When my father died, not unexpectedly but suddenly, he was rushing between classes at Northwestern University where he taught marketing communications. He had started teaching there when he turned around 55 and it was probably the best thing that ever happened to him. It gave him a place to go away from my mother and gave him a place where young people would hang on his words. By all accounts, and I can believe this, my father was a passionate and riveting teacher, passionate and riveted by his subject--advertising.
My father died in May of 2001 and I say it wasn't unexpected because he had suffered a heart-attack at the age of just 39 and then had its sequel just seven years later in 1974. Later on he had trouble with his kidneys and wound up in dialysis for most of the last years of his life.
My mother held a memorial service for my father on September 22, 2001, just 11 days after 9/11 and I couldn't make it. Planes were flying only sporadically and the idea of a 24-hour train ride to Chicago didn't appeal to me. I had said goodbye to my father earlier at a graveyard outside of Philadelphia where we "put him to rest," and sat shiva. The memorial service seemed like something I could miss during that frightening time when it seemed like the world was coming to an end. I felt it was more important to be with my daughters.
As a consequence of not being at my father's memorial, I got no paternal hand-me-downs. No set of cufflinks that were his favorite. No gold fountain pen or well-worn watch. Nothing, other than the disdain, everlasting, of my mother who never forgave me for not showing up.
Six years almost to the day after my father's death, my sister died in a motorcycle crash. She was just 47 and had no significant other. It was up to me to take the train out to the fringes of Park Slope and clear out her rented apartment. Most of what was in her apartment was trash but there were a few artifacts of my father's, including the watch his advertising agency gave him at his 20th anniversary with the firm.
Shortly after his 20th Anniversary, he was fired by the same agency. That’s when he started working as a professor at Northwestern.
The watch was a gold one, from Cartier’s and of course it was stopped. The battery hadn’t been replaced since my father had died. There had been at one time an emerald bezel on the crown but that had long since disappeared. My father had broken his left wrist at one time and had a large bony protrusion where a watch would ordinarily be worn. Instead he wore his watch on his right wrist—the hand he wrote with and for that reason, he claimed, he was rough on them.
The watch was engraved on the back. It had his name, the name of his company and “Twenty Years” in an elegant block type.
I’ve never worn an expensive watch, certainly not one from Cartier. Growing up in the 60s, when status was attained by not kowtowing to status symbols, such appurtenances were never important to me. I suppose it drives my wife and kids crazy that I care nothing at all for expensive clothes or shoes or jewelry. I don’t begrudge my family such things, but they are unimportant to me; I’m happier wearing old blue jeans, sneakers (without irony) and a t-shirt and, frankly don’t even understand why someone wants or needs such expensive things. We all have voids in our lives, a sense of loss or deprivation that we seek to fill. But a watch, in my view, won’t do the trick.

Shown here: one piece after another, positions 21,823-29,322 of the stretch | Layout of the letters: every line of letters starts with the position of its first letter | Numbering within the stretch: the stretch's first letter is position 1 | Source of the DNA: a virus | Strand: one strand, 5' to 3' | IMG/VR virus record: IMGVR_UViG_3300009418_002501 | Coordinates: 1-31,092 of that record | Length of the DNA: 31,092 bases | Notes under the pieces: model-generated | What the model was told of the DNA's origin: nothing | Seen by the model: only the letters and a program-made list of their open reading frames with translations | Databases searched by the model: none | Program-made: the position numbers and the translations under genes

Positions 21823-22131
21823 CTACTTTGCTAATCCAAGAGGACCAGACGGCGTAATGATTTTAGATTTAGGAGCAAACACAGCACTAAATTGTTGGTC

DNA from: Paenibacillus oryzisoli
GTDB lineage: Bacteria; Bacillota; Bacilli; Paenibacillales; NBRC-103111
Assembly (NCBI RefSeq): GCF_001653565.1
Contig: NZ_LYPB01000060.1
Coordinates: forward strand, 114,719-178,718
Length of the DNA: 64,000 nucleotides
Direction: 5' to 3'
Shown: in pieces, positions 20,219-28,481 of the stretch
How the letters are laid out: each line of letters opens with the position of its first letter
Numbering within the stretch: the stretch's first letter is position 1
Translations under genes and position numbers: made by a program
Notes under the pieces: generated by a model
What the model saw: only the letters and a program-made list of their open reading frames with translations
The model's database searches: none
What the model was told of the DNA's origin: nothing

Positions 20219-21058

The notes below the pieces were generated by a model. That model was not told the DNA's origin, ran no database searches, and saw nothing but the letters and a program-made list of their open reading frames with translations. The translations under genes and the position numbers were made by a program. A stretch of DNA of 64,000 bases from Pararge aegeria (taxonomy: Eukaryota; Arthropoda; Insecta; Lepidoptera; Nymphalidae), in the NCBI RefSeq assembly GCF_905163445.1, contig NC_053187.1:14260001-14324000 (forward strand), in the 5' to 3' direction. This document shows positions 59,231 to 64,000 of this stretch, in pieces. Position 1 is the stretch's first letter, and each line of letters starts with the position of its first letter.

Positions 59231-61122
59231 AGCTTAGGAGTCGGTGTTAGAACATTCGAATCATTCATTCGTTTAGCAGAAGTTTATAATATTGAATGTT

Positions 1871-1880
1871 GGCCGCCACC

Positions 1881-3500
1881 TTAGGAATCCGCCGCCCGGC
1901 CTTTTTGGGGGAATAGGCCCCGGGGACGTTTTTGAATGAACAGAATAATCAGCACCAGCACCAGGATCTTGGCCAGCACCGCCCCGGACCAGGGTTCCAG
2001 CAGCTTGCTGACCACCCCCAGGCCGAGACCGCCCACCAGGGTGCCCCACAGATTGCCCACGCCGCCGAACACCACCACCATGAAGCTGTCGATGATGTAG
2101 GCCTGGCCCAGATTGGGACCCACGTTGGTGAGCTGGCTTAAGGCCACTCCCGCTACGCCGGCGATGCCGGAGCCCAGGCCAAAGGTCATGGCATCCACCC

Nevertheless, the watch was a memory of my father. I felt compelled to wear it. Maybe it was a moment of sentimental weakness to have, in the wake of my sister’s death, an item of my family, of my past on my wrist.
My father and I had never been close. We knew, each of us, that we should have been, that fathers and sons ought to be close. But try as we might, if pressed, each of us would have admitted we were disappointed by the other one.
I wasn’t the son my father wanted. Wasn’t a hit with girls, wasn’t the star athlete, wasn’t adept in social situations. The truth is, I hated doing almost everything my father really wanted me to do. Likewise, my father came up short for me. He seemed mute when I needed help with something and was often missing when he was wanted most.
The first time I wore his watch it took me a full day to realize that it ran irregularly. I would show up for a meeting twenty minutes late, or show up for another one twenty minutes early. It seemed the watch was the very model of my father. Reliably unreliable.
From that point nearly six years ago when the watch let me down until recently I locked the watch away in a small fireproof safe I had screwed deep into the floor of a walk-in closet in my apartment. I gave it no thought, really, until my everyday watch smashed when I knocked it to a tile floor. Then I needed a watch and figured my father’s would do—I would just replace the battery--until my watch was repaired.
Now, here’s where the story gets even stickier with symbolism. I took the broken watch to what might be the world’s largest watch store. Three weeks later they called me to say the watch could be picked up. The necessary parts were no longer available and they couldn’t repair it. From 57th and Madison I ran up to 69th and Madison where there’s a small Cartier shop.
Cartier is just about everything I hate in the world. Conspicuous consumption at its most conspicuous. Not to mention salespeople dripping with both French accents and disdain for customers who are not sartorially splendid.
“This watch is not aw-zen-teeck,” I was told.
“Whaddaya mean, not authentic. It was given to my father after twenty years at his company.”
“Well, I tell you,” the clerk said superciliously “it is what you call a knock oof. It is not aw-zen-teeck.”
I put the not authentic watch back in my pocket. It had been my father’s. It was mine now.